The results from a Bayesian reinforcement learning model showed the antidepressant placebo trial-wise expectancies were updated by composite learning signals multiplexing sensory evidence and trial-wise mood.
Investigators have begun to parse together why there is a pronounced placebo following antidepressant treatment in patients with major depressive disorder (MDD).1
A team, led by Marta Peciña, MD, PhD, Department of Psychiatry, University of Pittsburgh, identified the neurobehavioral mechanisms underlying the evolution of antidepressant placebo effects using a reinforcement learning framework.
The mechanism resulting in the persistence of the placebo effects patients treated with antidepressants is not well understood, despite high usage rates.
“The antidepressant placebo functional magnetic resonance imaging task manipulates placebo-associated expectancies using visually cued fast-acting antidepressant infusions and controls their reinforcement with sham visual neurofeedback while assessing expected and experienced mood improvement,” the authors wrote.
In the previous placebo analgesia studies, investigators have induced placebo effects by setting expectancies using verbal instructions and/or Pavlovian conditioning, through the pairing of an inactive placebo stimulus with an unconditioned stimulus.
Recently, investigators have found that reinforcement learning can provide a computational account of this phenomena where expectancy learning starts with an a prior and depends on prediction errors or the mismatch between what is expected and what it is experiences instead of the contiguity between the conditioned and the unconditioned stimuli.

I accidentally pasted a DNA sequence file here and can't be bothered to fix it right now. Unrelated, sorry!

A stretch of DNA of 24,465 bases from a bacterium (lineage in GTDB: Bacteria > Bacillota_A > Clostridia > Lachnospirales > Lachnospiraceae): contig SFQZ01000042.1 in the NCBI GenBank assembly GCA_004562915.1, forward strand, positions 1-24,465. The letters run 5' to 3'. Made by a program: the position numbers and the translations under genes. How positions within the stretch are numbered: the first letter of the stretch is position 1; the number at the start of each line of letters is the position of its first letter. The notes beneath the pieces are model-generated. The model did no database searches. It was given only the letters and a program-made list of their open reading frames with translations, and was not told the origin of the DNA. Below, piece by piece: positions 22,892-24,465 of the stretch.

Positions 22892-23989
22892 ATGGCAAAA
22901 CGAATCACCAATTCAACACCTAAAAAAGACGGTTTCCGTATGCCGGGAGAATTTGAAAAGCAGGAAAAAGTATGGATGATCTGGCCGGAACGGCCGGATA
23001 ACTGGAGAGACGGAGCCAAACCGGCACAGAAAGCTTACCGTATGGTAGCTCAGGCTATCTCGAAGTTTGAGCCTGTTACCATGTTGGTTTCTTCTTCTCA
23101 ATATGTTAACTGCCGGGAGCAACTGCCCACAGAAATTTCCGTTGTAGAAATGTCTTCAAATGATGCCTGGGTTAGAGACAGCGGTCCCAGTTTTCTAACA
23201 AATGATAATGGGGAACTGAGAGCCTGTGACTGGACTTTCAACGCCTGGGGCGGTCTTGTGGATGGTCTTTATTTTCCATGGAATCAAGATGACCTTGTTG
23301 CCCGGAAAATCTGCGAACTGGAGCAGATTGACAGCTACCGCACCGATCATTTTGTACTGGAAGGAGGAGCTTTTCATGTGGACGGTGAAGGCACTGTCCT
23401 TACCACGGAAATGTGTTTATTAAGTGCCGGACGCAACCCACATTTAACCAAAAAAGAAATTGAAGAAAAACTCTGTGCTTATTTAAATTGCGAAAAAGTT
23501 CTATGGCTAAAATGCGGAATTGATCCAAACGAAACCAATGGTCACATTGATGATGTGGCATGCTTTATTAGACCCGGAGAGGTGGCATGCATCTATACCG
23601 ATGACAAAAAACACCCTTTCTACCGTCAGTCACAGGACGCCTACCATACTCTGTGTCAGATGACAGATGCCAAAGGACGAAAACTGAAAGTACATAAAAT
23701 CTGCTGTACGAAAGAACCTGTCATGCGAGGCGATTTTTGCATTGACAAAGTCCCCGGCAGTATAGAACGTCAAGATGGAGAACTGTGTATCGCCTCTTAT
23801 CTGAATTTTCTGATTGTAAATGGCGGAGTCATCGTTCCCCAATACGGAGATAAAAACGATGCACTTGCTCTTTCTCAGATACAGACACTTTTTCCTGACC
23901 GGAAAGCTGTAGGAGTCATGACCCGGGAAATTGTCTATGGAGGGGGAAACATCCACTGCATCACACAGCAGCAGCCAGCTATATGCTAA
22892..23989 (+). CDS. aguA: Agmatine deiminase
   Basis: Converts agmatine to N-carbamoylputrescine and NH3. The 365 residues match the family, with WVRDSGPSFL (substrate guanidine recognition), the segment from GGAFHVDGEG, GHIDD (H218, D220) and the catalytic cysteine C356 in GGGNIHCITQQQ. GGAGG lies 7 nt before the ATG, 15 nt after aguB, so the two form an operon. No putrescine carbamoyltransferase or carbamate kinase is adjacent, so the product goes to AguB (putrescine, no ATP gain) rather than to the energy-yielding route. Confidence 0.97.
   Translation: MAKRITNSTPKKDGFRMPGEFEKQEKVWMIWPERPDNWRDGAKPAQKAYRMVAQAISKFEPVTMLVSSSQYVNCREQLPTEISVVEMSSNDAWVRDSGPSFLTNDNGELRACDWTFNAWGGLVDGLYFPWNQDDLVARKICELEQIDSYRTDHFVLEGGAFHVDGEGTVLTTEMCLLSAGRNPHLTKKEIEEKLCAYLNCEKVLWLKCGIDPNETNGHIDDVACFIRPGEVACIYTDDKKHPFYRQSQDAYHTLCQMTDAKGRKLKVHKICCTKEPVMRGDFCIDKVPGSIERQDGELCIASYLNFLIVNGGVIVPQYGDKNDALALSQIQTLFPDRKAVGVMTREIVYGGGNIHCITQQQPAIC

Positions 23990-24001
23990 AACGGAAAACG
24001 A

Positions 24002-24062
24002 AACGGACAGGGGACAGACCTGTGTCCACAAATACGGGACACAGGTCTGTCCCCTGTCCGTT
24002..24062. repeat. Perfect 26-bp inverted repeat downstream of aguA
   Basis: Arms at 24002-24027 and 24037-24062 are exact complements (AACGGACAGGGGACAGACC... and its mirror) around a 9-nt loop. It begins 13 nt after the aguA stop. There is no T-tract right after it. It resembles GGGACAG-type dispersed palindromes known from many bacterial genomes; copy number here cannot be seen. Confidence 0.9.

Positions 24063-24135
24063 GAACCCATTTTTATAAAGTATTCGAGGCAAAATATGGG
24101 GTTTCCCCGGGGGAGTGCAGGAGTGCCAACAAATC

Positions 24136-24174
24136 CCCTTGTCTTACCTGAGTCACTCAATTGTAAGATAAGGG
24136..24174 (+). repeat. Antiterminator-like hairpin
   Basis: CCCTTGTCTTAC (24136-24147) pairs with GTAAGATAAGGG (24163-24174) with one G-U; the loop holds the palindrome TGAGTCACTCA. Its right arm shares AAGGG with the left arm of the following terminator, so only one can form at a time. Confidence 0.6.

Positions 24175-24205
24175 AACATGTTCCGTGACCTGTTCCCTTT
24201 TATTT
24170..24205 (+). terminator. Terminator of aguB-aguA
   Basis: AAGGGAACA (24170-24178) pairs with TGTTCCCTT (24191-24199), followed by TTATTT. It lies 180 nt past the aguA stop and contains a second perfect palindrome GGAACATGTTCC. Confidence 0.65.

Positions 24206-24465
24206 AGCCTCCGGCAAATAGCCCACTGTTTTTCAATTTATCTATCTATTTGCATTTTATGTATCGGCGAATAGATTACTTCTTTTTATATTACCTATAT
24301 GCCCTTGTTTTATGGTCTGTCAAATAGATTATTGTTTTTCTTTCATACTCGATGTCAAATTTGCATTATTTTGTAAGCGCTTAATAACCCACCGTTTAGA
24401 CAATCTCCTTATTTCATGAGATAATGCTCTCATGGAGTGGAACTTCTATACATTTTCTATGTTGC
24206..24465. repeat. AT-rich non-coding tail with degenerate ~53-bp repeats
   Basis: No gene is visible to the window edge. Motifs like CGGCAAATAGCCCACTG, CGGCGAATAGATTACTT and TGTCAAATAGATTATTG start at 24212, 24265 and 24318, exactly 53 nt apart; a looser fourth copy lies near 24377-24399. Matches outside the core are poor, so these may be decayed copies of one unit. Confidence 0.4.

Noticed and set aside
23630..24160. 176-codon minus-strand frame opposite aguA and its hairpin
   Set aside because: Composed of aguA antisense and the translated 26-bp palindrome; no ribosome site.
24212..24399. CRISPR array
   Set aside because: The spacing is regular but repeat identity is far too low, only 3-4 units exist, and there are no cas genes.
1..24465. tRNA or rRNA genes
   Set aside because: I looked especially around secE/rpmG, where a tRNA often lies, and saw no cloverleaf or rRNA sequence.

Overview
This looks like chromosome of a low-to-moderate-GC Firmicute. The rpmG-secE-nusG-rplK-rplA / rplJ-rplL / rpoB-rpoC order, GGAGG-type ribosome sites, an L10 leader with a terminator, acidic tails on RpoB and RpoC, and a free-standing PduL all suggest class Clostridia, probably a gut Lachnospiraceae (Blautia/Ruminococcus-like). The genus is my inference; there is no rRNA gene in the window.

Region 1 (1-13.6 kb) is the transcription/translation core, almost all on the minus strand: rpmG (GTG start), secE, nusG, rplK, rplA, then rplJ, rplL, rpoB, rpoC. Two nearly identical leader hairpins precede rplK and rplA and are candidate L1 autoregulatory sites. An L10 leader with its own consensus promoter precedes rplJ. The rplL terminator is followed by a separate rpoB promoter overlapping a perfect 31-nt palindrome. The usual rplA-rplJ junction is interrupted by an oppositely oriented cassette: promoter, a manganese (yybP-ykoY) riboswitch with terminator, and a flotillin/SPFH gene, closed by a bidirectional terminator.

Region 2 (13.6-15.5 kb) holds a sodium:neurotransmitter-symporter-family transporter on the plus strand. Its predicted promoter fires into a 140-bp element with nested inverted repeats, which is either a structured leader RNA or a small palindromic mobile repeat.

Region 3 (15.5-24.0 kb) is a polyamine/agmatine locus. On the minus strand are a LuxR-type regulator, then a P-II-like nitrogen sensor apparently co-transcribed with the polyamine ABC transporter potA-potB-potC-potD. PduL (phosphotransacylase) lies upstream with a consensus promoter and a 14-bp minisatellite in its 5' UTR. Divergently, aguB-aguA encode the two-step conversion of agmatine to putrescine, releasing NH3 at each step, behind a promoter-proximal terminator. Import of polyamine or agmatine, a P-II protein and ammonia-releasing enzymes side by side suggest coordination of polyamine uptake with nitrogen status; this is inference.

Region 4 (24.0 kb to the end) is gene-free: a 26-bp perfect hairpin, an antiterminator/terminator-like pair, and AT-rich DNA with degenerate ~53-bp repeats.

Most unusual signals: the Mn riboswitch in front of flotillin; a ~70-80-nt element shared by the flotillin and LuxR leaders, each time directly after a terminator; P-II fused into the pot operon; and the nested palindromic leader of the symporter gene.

In the acute within-patient cross-sectional study of antidepressant placebos, the investigators examined 60 patients aged 18-55 years not receiving medication for MDD at the University of Pittsburgh between February 21, 2017 and March 1, 2021. The mean age of the patient population was 24.5 years and 85% (n = 51) of the participants were female.
The team compared 5 alternative reinforcement learning models predicting the expectancy ratings to characterize the evolution of participants’ placebo expectancies or learned expectancies.
The investigators examined the trial-by-trial evolution of expectancies and mood using multilevel modeling and reinforcement learning, relating model-predicted signals to spatiotemporal dynamics of blood oxygenation level-dependent (BOLD) response.
The results from a Bayesian reinforcement learning model showed the antidepressant placebo trial-wise expectancies were updated by composite learning signals multiplexing sensory evidence and trial-wise mood (Bayesian omnibus risk <0.001; exceedance probability = 97%). The placebo expectancy, neurofeedback manipulations, and composite learning signals modulated the visual cortex and dorsal attention network (threshold-free cluster enhancement [TFCE] = 1 − P >.95).
The learned placebo expectancies modulated the salience network (SN, TFCE = 1 – P >.95), positively scaling with depression severity as patients anticipated antidepressant infusions.
“Results of this cross-sectional study suggest that on a timescale of minutes, antidepressant placebo effects were maintained by positive feedback loops between expectancies and mood improvement,” the authors wrote. “During learning, representations of placebos and their perceived effects were enhanced in primary and secondary sensory cortices. Latent learned placebo expectancies were encoded in the SN.”
Peciña M, Chen J, Karp JF, Dombrovski AY. Dynamic Feedback Between Antidepressant Placebo Expectancies and Mood. JAMA Psychiatry. Published online March 01, 2023. doi:10.1001/jamapsychiatry.2023.0010